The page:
Parker, Kern, Nard & Wenzel
Legal Updates

Failure to Set an Appointment with a Selected PTP is Not a Denial of Care

By
Megan K. Lucchesi

The Workers’ Compensation Appeals Board, in split panel opinion, confirmed that a Medical Access Assistant’s (MAA) failure to schedule appointment with applicant’s selected MPN physician pursuant to 8 Cal. Code Reg. § 9767.5 was not denial of medical care justifying treatment outside MPN. (Sierra Prado, Applicant v. PCG Hospitality, Travelers Insurance Co., 84 CCC 136).

Applicant’s claim was settled by Stipulated Award. Applicant requested a change of primary treating physician and provided three different names from the MPN list. Applicant requested the MAA set with whichever doctor was first available. It was determined however that the three doctors requested would not accept applicant as a patient. The MAA requested applicant select another physician. No response was received so the MAA unilaterally selected a new PTP for applicant and scheduled an appointment. Applicant’s attorney objected to the unilateral selection and challenged the MPN as inadequate. Applicant’s attorney requested a PTP outside the MPN. The matter was set for trial on the issue of whether applicant was entitled to medical treatment outside the MPN due to the MAA’s failure to schedule an appointment with a selected MPN physician pursuant to Rule 9767.5.

The WCAB panel majority found that defendant provided applicant with continuing treatment within MPN until she requested change of primary treating physicians and that the MAA acted diligently and reasonably to assist applicant in finding and scheduling an appointment with a new primary treating physician within the MPN. Although the three doctors selected by applicant were noted as available on the MPN list, they were not available to treat applicant. This does not make the MPN list illusory. A physician’s availability is not guaranteed simply because he is on MPN list. The unavailability of a selected physician does not automatically allow an injured employee to treat outside the MPN.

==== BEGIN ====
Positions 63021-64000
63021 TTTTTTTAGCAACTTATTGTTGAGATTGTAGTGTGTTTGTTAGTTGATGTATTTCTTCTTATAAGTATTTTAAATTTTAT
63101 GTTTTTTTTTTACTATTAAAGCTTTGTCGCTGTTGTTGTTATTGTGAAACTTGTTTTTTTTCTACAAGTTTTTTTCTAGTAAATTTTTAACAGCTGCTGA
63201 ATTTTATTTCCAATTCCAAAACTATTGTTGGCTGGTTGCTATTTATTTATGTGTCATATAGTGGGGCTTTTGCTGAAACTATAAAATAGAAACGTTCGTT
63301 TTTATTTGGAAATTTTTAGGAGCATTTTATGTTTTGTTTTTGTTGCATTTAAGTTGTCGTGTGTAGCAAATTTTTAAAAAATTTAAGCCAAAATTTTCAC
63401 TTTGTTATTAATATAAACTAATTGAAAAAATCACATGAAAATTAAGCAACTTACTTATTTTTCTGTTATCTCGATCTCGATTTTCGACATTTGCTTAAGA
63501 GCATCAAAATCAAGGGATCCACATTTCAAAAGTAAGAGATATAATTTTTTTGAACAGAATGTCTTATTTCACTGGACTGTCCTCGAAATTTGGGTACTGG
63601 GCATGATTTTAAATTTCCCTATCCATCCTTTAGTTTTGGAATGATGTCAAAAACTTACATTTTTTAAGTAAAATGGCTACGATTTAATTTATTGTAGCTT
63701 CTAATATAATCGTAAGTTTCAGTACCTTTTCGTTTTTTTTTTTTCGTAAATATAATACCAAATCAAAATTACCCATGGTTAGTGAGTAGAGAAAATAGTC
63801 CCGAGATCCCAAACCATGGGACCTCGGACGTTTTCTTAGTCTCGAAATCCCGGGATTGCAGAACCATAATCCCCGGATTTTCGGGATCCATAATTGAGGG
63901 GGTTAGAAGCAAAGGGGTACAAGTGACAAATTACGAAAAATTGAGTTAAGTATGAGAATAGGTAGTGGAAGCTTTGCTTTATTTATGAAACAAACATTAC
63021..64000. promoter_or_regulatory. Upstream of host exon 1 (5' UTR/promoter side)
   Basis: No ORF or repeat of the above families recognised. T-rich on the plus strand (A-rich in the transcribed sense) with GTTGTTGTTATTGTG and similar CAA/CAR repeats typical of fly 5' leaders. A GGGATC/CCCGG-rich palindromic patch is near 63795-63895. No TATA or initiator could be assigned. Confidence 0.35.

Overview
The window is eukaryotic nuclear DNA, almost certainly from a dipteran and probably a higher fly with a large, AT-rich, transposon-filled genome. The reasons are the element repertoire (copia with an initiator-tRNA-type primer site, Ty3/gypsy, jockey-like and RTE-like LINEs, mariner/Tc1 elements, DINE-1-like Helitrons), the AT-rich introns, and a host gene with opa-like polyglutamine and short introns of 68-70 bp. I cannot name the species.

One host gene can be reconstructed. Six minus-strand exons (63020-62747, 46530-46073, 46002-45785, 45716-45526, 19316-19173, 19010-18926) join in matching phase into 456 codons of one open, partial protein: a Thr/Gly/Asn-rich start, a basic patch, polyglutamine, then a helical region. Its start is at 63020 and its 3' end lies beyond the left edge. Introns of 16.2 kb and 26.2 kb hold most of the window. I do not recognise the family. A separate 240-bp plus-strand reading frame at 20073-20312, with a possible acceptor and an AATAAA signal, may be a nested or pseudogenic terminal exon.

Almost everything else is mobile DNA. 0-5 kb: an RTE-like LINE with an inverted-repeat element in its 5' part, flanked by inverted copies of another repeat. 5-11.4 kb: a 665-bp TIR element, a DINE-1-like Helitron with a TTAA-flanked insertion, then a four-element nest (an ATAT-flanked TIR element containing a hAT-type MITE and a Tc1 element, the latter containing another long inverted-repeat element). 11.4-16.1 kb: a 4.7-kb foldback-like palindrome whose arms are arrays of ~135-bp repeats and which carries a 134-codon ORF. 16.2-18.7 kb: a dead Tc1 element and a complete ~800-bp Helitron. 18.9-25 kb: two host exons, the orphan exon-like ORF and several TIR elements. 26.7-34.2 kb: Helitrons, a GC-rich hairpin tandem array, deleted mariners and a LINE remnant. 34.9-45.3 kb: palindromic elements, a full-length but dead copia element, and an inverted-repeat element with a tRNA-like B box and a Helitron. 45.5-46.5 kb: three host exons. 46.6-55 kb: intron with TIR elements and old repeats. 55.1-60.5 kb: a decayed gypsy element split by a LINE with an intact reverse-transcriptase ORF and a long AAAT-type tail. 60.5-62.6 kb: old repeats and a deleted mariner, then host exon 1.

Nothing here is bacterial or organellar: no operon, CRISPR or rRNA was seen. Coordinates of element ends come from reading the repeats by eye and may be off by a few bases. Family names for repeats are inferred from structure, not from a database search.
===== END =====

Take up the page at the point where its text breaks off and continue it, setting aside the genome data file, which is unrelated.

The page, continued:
There was a dissenting opinion from Commissioner Sweeney who opined that applicant’s ordeal finding available primary treating physician from an unreliable MPN list was sufficient reason to allow applicant to obtain medical treatment outside the MPN at defendant’s expense. Commissioner Sweeney reasoned that MAA’s endeavors to assist applicant in finding new primary treating physician did not ameliorate defendant’s failure to provide accurate and current information regarding availability of doctors in its MPN. Commissioner Sweeney felt the failure to provide current information delayed applicant’s receipt of necessary medical treatment and was unreasonable.

Here, the crucial difference is that defendant provided a MAA, who was in regular contact and assisting applicant with the scheduling of an appointment. The record indicates that the MAA was in contact with applicant’s attorney regarding the needed to pick another PTP. Applicant's attorney made the decision not to pick another PTP. Applicant’s attorney’s failure to select another PTP is why the MAA scheduled an to ensure applicant received medical treatment. The goal is to maintain medical treatment for the applicant and the MAA ensured treatment continued.